Simon Nabatov - Spinning Songs of Herbie Nichols
(Leo CD LR 632. CD Review by Chris Parker)
Stuart Broomer’s extensive, thorough and erudite liner notes for this release describe the attractions of the work of pianist/composer Herbie Nichols (1919–63) as ‘original lyricism and a tremendous joy’, courtesy of their ‘bright explosions of splashing chords, sly rhythms, percussive complexity, expansive forms’; anyone who’s encountered the playing of Simon Nabatov will immediately understand just how suitable a project this album – eight Nichols tunes reinterpreted by the Muscovite pianist – is.
Like Nichols (who worked in Dixieland bands as well as recording a series of highly original sides for the Blue Note and Bethlehem labels in the 1950s), Nabatov has worked in a wide variety of jazz contexts, from swing bands to freely improvising settings, and his playing is succinctly summed up by Richard Cook thus: ‘[his] solid knowledge of 20th-century piano music sometimes crowds a technique which could stand with Tatum and Taylor, but he is working his way through some absorbing ideas’.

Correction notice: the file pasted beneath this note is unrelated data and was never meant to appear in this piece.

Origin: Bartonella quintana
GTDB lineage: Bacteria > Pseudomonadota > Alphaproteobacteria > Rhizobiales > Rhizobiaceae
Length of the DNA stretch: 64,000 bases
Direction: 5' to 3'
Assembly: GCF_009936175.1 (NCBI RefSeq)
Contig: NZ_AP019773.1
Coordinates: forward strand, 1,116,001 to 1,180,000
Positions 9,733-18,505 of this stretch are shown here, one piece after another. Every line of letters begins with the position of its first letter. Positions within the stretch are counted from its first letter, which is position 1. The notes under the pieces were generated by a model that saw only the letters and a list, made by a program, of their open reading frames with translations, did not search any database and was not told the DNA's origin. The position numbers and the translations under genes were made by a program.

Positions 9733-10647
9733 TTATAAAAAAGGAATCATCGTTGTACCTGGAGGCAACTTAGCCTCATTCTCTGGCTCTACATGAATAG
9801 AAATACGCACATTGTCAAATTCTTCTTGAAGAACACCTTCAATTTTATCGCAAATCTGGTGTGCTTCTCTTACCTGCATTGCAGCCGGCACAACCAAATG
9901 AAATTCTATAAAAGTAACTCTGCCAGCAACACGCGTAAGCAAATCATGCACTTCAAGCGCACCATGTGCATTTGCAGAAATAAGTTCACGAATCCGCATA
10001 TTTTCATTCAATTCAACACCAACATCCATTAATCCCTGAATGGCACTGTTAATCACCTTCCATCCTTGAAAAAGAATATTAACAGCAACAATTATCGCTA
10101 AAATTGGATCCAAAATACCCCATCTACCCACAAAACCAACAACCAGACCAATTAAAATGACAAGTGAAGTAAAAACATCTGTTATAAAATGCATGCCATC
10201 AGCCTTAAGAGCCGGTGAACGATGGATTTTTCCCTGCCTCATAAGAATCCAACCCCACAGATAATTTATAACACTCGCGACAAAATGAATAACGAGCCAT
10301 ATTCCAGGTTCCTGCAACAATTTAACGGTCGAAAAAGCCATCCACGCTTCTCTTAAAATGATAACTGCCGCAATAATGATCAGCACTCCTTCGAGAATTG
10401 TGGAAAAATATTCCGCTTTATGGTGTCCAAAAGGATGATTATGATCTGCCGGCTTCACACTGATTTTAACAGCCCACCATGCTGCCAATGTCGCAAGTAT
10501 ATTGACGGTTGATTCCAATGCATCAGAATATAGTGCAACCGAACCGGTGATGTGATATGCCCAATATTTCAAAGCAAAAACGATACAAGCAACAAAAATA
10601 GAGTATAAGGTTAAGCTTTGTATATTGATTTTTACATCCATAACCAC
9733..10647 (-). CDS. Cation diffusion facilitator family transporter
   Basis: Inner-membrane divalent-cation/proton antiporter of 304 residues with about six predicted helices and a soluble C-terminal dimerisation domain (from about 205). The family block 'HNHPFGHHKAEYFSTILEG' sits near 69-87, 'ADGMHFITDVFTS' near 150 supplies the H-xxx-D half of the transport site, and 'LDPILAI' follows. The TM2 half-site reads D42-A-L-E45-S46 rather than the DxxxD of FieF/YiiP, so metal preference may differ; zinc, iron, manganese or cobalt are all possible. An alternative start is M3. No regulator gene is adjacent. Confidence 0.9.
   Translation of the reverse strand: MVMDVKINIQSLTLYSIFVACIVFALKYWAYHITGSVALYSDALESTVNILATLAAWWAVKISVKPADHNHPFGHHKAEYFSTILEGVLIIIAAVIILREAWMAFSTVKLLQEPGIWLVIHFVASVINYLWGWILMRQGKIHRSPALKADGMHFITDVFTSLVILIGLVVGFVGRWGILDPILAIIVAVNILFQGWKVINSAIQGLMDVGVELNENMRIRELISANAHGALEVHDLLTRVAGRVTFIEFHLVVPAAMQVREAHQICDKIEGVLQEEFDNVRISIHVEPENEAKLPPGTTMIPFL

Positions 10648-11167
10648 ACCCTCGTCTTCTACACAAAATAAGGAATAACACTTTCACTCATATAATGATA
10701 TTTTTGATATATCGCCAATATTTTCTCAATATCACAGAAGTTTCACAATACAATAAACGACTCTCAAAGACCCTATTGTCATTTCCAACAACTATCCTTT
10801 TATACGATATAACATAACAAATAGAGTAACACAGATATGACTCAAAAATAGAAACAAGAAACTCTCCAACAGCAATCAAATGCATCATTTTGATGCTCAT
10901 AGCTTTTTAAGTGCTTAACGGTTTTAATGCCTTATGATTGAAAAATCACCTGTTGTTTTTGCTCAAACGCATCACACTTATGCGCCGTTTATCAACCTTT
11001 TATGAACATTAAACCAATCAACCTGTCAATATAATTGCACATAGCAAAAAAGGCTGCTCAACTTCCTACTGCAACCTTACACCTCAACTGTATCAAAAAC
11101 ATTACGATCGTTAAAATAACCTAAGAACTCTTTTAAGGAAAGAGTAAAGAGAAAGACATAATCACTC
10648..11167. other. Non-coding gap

Ideas were meat and drink to Nichols (jazz was his second choice; he initially desired ‘to become a Prokofiev’ and created ‘third stream music’ before the phrase was coined), so Nabatov’s approach brings out all Nichols’s eccentricity, subtlety and sheer intellectual exuberance; he himself confesses to the desire ‘to add a bit more, assuming the pre-existing knowledge of the music, so that I could feel free to dispense with the straight academic approach and let my imagination run wild’.
This he does throughout this absorbing (and at at times downright exhilarating) album, whether he’s adding his own playful irreverence to ‘Blue Chopsticks’ or exploring the considerable technical subtleties of ‘The Third World’. There is, too, a neat circle involved here: Nichols was a great fan of Russian music, and Nabatov clearly reciprocates this admiration on all eight tracks of this rousing, richly varied and deeply felt album.